Institute for War and Peace Reporting | Giving Voice, Driving Change

Georgia: Opposition's Poor Election Showing Rings Alarm Bells

Many believe the failure to pose much of a challenge to the ruling party in local elections is bad for democracy.
By Diana Chachua
This is our reply to the sceptics and scandal-mongers,” declared Georgian president Mikheil Saakashvili following the October 5 local government elections. “The entire world has watched Georgia today, and we have passed our democracy exam with flying colours.”



The Saakashvili-led ruling party United National Movement won a convincing victory in the poll, securing 66.5 per cent of the vote, with the opposition bloc of Republicans and Conservatives notching up just 12 per cent.



The opposition has called the ballot undemocratic, but many local observers have said that this was the fairest election since Georgia became independent - though they have expressed concern at the absence of serious political competition.



“You can say the outcome of the election was known beforehand - that is why there was no political struggle between the parties,” political analyst Gia Nodia told IWPR.



International and local observers said the election was not without its flaws, mainly inaccurate voting lists. However, the latter, the say, did not really affect the outcome of the poll.



Tamar Zhvania, executive director of the non-governmental organisation Fair Elections, described the poll result as credible, despite the many procedural violations.



Nonetheless, those who turned out for the vote only to find that they were not registered to cast a ballot felt cheated.



“I was not on the lists,” pensioner Otar Tavartkiladze told IWPR as he left a polling station. “My wife was, but I was not. Saakashvili will win without my help, but it’s a pity I won’t take part.”



Nani Loria, another citizen denied a vote, was furious with polling station staff. “Do you call this democracy? You found out in advance who will vote for whom and simply struck opposition voters off the list,” she yelled.



“I’m not on the list, but my mother-in-law, who died as far back as the Khruschev era, is there. Maybe, you should deliver the ballot-box to the next world, as she is unlikely to show up here.”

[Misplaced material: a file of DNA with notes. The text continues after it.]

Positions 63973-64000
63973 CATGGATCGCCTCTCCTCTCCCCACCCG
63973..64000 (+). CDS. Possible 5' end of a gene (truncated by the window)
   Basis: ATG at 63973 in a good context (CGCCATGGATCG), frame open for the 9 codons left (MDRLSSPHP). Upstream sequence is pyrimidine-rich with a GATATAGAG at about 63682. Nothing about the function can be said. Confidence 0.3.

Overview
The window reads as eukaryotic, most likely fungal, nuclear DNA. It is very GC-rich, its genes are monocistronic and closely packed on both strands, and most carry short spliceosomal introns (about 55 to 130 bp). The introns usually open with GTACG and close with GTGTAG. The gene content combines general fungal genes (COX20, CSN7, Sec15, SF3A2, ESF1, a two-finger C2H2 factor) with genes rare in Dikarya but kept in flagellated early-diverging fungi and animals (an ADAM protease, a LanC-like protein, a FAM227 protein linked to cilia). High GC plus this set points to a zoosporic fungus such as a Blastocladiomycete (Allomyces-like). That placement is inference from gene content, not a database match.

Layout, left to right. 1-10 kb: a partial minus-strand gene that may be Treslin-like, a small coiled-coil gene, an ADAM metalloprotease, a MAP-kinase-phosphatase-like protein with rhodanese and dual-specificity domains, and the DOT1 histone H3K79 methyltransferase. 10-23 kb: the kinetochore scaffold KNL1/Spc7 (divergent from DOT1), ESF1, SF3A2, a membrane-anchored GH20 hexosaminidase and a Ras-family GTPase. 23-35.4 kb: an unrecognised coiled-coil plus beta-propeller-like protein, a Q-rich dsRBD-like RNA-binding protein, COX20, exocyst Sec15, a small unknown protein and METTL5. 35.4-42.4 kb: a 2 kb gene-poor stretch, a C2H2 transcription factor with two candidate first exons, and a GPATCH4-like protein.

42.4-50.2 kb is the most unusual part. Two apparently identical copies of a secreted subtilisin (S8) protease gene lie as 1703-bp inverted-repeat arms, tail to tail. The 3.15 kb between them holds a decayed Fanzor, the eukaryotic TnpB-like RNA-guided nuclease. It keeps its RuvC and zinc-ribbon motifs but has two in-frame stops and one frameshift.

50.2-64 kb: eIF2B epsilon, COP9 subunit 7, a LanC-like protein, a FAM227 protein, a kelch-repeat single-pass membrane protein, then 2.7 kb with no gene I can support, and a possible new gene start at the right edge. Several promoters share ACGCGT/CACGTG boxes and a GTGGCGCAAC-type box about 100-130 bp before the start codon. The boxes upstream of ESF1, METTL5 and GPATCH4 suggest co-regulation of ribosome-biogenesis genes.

The opposition have sought to exploit concerns over the reported irregularities to push for the election results to be annulled.



“Saakashvili has proved once again that he is a pathological, bloody dictator, whose leadership [depends] solely on unquestioning support from President Bush,” said Shalva Natelashvili, of the Labour Party. “We call on the governments of democratic states and international organisations not to recognise these rigged elections. We demand that the results of the poll be revoked.”



Saakashvili, however, has paid little heed to opposition claims, preferring to see the ballot as an endorsement of current government policy.



“The whole world has watched Georgia during these days, wondering whether the people would support our policy, and they saw what the Georgian people’s position is,” said the president, hinting at Tbilisi’s decision to arrest four Russian officers on espionage charges – a move that led to spiralling Georgian-Russian tensions.



The Georgian president took particular pride in the unprecedented turnout in the Kodori Gorge, recently renamed Upper Abkhazia - the only part of the rebel Abkhazia region under the Georgian authorities’ control.



Analysts say the high level of electoral support for Saakashvili will strengthen his hand in the standoff with Moscow. Indeed, some suggest that the crisis may have helped him in the election.



“It’s obvious that the situation with Russia played into the authorities’ hands,” said the leader of the Republican Party David Usupashvili. “There’s no doubt that Russia, to put it mildly, behaved incorrectly towards Georgia – we back the authorities wholeheartedly on that score.”



But Nodia is sure Saakashvili’s party would have won at the polls even without the furore over the Russian spies - although probably not by such a convincing margin.



Some observers believe the landslide nature of the president’s electoral success is not good for democracy. “It’s very bad that the ruling party has no more opponents,” said Radio Liberty commentator Ia Antadze, who urged the opposition to start preparing now for the 2008 parliamentary election.



Saakashvili expressed his regret over the opposition’s dismal poll performance. Meeting members of his party, he said he was “not happy about the catastrophic defeat of the opposition at all. There’s no disgrace greater than that.”



Diana Chachua is a correspondent with the newspaper 24 Saati. Nana Kurashvili works for the TV company Imedi.

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